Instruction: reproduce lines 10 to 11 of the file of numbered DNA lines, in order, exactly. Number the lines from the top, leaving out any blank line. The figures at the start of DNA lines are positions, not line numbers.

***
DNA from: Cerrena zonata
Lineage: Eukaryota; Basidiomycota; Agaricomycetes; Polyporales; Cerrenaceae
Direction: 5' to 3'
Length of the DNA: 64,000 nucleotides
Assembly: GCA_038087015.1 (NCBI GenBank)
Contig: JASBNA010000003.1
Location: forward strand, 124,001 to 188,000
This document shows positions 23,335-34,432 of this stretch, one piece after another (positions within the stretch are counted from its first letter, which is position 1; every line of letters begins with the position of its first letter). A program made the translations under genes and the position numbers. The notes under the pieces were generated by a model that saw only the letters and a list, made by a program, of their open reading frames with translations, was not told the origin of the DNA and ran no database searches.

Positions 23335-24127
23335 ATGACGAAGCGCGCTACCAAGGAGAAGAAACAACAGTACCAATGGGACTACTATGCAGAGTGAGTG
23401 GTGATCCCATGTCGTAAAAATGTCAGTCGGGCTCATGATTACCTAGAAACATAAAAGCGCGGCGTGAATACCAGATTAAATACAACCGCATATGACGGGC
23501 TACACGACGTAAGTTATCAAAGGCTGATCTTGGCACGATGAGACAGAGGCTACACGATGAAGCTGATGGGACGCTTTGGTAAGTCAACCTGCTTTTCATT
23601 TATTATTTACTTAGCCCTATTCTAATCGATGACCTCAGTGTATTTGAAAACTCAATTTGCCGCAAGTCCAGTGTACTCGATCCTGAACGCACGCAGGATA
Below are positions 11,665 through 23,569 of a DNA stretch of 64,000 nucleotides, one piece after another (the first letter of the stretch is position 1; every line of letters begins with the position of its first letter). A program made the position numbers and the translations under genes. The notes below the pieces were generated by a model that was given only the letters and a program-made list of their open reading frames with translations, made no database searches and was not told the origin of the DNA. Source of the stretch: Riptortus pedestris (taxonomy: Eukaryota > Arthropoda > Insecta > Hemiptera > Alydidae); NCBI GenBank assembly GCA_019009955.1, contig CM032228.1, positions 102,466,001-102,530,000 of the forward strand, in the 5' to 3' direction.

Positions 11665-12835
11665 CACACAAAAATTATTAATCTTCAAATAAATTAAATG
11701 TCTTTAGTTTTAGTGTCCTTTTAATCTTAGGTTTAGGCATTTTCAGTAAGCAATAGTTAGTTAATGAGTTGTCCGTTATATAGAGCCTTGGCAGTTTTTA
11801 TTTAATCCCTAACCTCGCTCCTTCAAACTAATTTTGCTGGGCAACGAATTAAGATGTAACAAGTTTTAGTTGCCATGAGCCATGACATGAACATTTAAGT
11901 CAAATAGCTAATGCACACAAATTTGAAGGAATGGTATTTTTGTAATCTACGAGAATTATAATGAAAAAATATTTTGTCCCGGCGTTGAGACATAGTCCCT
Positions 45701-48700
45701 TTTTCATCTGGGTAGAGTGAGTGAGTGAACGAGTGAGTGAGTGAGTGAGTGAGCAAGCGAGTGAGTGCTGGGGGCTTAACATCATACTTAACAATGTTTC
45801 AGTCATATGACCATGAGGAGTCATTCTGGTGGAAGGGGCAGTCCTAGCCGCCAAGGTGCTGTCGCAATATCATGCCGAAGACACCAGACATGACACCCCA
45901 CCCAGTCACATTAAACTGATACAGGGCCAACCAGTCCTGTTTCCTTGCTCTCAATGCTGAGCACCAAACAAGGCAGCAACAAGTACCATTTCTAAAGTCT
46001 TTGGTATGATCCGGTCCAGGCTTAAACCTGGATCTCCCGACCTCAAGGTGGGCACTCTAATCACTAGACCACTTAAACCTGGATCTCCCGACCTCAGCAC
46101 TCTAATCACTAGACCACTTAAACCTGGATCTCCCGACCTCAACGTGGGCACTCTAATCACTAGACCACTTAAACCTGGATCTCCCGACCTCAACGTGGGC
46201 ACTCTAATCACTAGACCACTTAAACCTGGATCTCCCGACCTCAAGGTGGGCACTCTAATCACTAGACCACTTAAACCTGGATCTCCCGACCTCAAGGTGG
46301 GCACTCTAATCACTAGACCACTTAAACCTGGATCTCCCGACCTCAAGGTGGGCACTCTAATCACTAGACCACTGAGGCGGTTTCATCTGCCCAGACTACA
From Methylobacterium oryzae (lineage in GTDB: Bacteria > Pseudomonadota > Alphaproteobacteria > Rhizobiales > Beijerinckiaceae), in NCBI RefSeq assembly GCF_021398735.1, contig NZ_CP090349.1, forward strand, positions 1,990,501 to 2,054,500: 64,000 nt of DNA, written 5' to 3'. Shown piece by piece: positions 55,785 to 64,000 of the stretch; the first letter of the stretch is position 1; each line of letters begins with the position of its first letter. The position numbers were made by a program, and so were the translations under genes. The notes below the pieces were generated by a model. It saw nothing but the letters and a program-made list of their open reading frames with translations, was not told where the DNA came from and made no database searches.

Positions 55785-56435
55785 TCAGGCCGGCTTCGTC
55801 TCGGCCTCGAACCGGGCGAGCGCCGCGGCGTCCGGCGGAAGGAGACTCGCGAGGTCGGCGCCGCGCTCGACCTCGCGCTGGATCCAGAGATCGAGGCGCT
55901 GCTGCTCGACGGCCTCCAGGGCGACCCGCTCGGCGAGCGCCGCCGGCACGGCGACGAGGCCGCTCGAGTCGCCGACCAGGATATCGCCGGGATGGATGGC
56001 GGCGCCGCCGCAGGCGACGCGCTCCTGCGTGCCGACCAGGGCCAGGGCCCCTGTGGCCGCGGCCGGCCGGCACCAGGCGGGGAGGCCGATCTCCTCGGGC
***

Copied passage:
23335 ATGACGAAGCGCGCTACCAAGGAGAAGAAACAACAGTACCAATGGGACTACTATGCAGAGTGAGTG
23401 GTGATCCCATGTCGTAAAAATGTCAGTCGGGCTCATGATTACCTAGAAACATAAAAGCGCGGCGTGAATACCAGATTAAATACAACCGCATATGACGGGC